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Neolithic houses unearthed at English Cemex quarry site

Mar, 13 2013


(UK)  --  Four early Neolithic houses have been unearthed by archaeologists at Cemex’s Kingsmead Quarry in  Berkshire, south-east England.

The discovery is said to be unprecedented on a single site in England. Few houses of this date have been found in England and rarely has more than one been found on a single site.

The discovery will challenge the current understanding of how people lived more than 5,700 years ago.

The excavations are part of Cemex’s £4 million (€4.65 million) archaeological programme on the site, which has been in operation since 2003.

Andy Spencer, sustainability director, Cemex, said: “In addition to extracting valuable building materials that go
into buildings all around us, quarrying has given us some wonderful archaeological finds that tell us more about our ancestors and how they lived. At Kingsmead, the scope of the finds covers thousands of years and has provoked some interesting debate about the people who lived there.”

The discovery offers an opportunity to learn more about the earliest permanent settlements in prehistoric Britain and how such sites developed.

The discoveries by excavators from Wessex Archaeology will tell more about the history of the area around the Rivers Colne and River Thames near Windsor.

“Unfortunately only the ground plans have survived as any timber would have rotted away long ago,” says Dr Alistair Barclay, Wessex Archaeology.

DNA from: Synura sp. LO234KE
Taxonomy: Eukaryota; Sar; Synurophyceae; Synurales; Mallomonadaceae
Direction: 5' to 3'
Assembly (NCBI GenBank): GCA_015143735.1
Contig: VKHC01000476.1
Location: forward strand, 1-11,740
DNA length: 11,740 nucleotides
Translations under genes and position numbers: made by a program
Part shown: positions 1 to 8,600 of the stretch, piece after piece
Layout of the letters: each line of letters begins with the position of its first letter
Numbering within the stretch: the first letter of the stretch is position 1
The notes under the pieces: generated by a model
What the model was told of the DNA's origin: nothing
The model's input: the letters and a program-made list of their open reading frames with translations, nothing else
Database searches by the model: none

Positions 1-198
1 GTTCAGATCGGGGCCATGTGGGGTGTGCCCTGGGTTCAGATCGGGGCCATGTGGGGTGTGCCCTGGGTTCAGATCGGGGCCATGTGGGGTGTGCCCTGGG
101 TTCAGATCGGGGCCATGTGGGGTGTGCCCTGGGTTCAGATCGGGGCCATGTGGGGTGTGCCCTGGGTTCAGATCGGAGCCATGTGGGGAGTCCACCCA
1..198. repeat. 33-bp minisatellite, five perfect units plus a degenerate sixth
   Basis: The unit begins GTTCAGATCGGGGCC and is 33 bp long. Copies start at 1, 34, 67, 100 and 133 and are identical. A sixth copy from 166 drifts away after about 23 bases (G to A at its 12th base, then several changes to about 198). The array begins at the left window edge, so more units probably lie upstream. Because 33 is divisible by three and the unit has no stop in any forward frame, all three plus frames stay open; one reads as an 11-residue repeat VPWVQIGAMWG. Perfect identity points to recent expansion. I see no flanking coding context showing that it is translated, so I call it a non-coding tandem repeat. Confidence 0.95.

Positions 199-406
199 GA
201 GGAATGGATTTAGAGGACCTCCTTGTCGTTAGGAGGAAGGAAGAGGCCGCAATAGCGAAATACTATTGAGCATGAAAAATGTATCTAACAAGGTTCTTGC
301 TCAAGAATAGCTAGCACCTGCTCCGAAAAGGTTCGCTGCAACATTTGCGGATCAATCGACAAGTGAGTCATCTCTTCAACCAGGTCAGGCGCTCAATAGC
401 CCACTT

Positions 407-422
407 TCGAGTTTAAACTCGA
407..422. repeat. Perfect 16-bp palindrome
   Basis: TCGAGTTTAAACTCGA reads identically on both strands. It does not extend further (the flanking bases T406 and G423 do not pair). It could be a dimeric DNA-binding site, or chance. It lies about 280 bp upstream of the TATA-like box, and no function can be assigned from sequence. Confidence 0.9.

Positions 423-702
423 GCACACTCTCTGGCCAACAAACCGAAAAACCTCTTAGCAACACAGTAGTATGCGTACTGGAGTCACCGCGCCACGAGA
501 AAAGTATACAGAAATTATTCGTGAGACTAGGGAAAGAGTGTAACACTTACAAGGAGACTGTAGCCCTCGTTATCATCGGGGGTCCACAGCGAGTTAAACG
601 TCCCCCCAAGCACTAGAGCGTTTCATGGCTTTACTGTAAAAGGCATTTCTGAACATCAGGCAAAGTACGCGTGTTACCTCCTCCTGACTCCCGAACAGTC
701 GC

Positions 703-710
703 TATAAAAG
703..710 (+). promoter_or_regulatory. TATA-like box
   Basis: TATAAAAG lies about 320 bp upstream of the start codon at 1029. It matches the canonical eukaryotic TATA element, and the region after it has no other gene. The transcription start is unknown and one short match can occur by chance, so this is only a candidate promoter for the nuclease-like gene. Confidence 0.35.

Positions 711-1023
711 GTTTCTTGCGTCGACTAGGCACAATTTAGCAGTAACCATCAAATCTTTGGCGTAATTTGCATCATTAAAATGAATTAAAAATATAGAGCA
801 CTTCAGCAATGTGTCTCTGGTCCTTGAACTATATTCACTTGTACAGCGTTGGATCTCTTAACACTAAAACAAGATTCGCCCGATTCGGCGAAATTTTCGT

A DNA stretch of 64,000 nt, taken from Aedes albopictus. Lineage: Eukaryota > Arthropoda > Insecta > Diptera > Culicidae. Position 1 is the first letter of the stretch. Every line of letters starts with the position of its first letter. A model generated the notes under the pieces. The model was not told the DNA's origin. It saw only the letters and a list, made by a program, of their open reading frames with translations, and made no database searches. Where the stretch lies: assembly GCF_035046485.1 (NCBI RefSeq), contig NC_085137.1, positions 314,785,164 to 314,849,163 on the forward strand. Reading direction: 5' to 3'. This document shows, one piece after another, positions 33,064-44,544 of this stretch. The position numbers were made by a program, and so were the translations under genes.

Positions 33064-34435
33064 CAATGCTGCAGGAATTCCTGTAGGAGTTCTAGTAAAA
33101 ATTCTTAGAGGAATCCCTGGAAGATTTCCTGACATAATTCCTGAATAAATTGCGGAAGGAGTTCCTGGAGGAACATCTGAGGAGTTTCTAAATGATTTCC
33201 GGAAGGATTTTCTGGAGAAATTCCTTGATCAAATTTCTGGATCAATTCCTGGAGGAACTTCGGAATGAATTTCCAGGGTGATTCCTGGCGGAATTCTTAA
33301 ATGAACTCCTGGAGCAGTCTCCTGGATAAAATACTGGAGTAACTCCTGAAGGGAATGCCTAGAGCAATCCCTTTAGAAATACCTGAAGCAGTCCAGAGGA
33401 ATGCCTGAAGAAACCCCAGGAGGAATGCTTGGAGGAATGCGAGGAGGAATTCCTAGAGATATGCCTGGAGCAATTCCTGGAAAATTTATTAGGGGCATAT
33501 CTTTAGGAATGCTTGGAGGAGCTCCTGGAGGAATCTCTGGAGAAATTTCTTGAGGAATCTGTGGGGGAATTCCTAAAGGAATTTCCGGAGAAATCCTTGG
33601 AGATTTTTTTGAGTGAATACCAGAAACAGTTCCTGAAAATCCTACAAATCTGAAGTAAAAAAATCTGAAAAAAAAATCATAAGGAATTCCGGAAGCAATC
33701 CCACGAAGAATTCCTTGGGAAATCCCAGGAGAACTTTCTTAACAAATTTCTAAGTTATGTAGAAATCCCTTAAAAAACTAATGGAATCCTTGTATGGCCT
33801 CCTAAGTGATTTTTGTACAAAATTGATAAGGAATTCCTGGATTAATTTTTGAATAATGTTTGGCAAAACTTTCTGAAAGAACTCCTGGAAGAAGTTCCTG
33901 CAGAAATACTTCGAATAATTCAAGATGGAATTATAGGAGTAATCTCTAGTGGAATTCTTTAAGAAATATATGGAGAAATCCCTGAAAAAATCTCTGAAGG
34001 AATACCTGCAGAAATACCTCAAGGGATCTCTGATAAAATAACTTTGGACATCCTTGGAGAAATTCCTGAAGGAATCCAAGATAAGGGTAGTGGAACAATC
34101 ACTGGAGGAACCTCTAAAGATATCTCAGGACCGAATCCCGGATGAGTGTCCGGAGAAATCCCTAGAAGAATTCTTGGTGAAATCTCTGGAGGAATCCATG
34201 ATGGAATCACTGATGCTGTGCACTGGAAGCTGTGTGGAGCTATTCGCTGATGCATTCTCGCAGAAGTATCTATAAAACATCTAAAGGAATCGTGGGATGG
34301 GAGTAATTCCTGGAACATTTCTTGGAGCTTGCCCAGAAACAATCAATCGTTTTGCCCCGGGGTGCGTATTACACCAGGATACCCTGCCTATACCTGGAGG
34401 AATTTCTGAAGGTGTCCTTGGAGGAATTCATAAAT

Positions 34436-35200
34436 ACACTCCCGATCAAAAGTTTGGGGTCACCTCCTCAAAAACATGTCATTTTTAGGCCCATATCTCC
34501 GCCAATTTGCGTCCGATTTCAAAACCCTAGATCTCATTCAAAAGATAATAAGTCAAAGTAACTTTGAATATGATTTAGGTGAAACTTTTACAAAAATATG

“However, we have a good idea of what these structures may have looked like from the many house finds in Ireland, from experimental work reconstructing prehistoric buildings, and for woodworking techniques from timber-built walkways of the same date, such as the Sweet Track, that were found preserved in the peat deposits of the Somerset Levels [County Somerset, south-west England].

“These finds add to our knowledge of life in Neolithic times and how buildings at that date were constructed.”
Pottery, flint tools, arrowheads, rubbing stones for grinding corn and charred food remains were recovered from the buildings confirming the lifestyle of the inhabitants and the approximate age of the houses.

Radiocarbon dating has been used to confirm the age of one of the houses. Further dates will be obtained for the other buildings later in 2013, on the charred remains of cereal and hazelnut shell.

By: Rashmi Kalia (ARI-C NEWS)

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